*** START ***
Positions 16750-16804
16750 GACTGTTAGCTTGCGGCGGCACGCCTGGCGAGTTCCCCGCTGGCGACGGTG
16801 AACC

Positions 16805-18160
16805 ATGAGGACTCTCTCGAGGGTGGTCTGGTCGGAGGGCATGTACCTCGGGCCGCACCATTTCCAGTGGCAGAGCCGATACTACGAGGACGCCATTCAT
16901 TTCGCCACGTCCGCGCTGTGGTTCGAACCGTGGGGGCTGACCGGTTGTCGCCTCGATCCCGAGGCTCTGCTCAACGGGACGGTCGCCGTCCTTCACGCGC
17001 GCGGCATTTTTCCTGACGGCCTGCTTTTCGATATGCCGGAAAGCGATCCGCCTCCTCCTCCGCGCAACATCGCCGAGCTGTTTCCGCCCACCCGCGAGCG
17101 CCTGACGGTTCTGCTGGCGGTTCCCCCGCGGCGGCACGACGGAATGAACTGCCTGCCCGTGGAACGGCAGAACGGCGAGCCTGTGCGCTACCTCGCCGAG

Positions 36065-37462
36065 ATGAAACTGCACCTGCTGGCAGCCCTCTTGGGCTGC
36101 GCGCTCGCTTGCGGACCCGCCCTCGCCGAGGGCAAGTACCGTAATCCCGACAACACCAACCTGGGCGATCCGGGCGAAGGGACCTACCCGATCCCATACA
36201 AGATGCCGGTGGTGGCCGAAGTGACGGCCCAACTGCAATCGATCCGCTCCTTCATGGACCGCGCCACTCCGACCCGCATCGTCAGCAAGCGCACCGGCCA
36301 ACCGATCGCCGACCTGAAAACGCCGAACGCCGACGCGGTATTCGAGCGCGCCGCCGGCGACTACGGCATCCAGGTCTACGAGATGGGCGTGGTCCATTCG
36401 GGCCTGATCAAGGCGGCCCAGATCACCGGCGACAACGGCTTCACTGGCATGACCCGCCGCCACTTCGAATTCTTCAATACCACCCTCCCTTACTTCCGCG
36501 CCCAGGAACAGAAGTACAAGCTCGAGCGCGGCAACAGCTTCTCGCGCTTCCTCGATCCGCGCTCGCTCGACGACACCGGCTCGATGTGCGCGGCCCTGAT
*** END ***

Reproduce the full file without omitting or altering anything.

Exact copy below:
Positions 16750-16804
16750 GACTGTTAGCTTGCGGCGGCACGCCTGGCGAGTTCCCCGCTGGCGACGGTG
16801 AACC

Positions 16805-18160
16805 ATGAGGACTCTCTCGAGGGTGGTCTGGTCGGAGGGCATGTACCTCGGGCCGCACCATTTCCAGTGGCAGAGCCGATACTACGAGGACGCCATTCAT
16901 TTCGCCACGTCCGCGCTGTGGTTCGAACCGTGGGGGCTGACCGGTTGTCGCCTCGATCCCGAGGCTCTGCTCAACGGGACGGTCGCCGTCCTTCACGCGC
17001 GCGGCATTTTTCCTGACGGCCTGCTTTTCGATATGCCGGAAAGCGATCCGCCTCCTCCTCCGCGCAACATCGCCGAGCTGTTTCCGCCCACCCGCGAGCG
17101 CCTGACGGTTCTGCTGGCGGTTCCCCCGCGGCGGCACGACGGAATGAACTGCCTGCCCGTGGAACGGCAGAACGGCGAGCCTGTGCGCTACCTCGCCGAG

Positions 36065-37462
36065 ATGAAACTGCACCTGCTGGCAGCCCTCTTGGGCTGC
36101 GCGCTCGCTTGCGGACCCGCCCTCGCCGAGGGCAAGTACCGTAATCCCGACAACACCAACCTGGGCGATCCGGGCGAAGGGACCTACCCGATCCCATACA
36201 AGATGCCGGTGGTGGCCGAAGTGACGGCCCAACTGCAATCGATCCGCTCCTTCATGGACCGCGCCACTCCGACCCGCATCGTCAGCAAGCGCACCGGCCA
36301 ACCGATCGCCGACCTGAAAACGCCGAACGCCGACGCGGTATTCGAGCGCGCCGCCGGCGACTACGGCATCCAGGTCTACGAGATGGGCGTGGTCCATTCG
36401 GGCCTGATCAAGGCGGCCCAGATCACCGGCGACAACGGCTTCACTGGCATGACCCGCCGCCACTTCGAATTCTTCAATACCACCCTCCCTTACTTCCGCG
36501 CCCAGGAACAGAAGTACAAGCTCGAGCGCGGCAACAGCTTCTCGCGCTTCCTCGATCCGCGCTCGCTCGACGACACCGGCTCGATGTGCGCGGCCCTGAT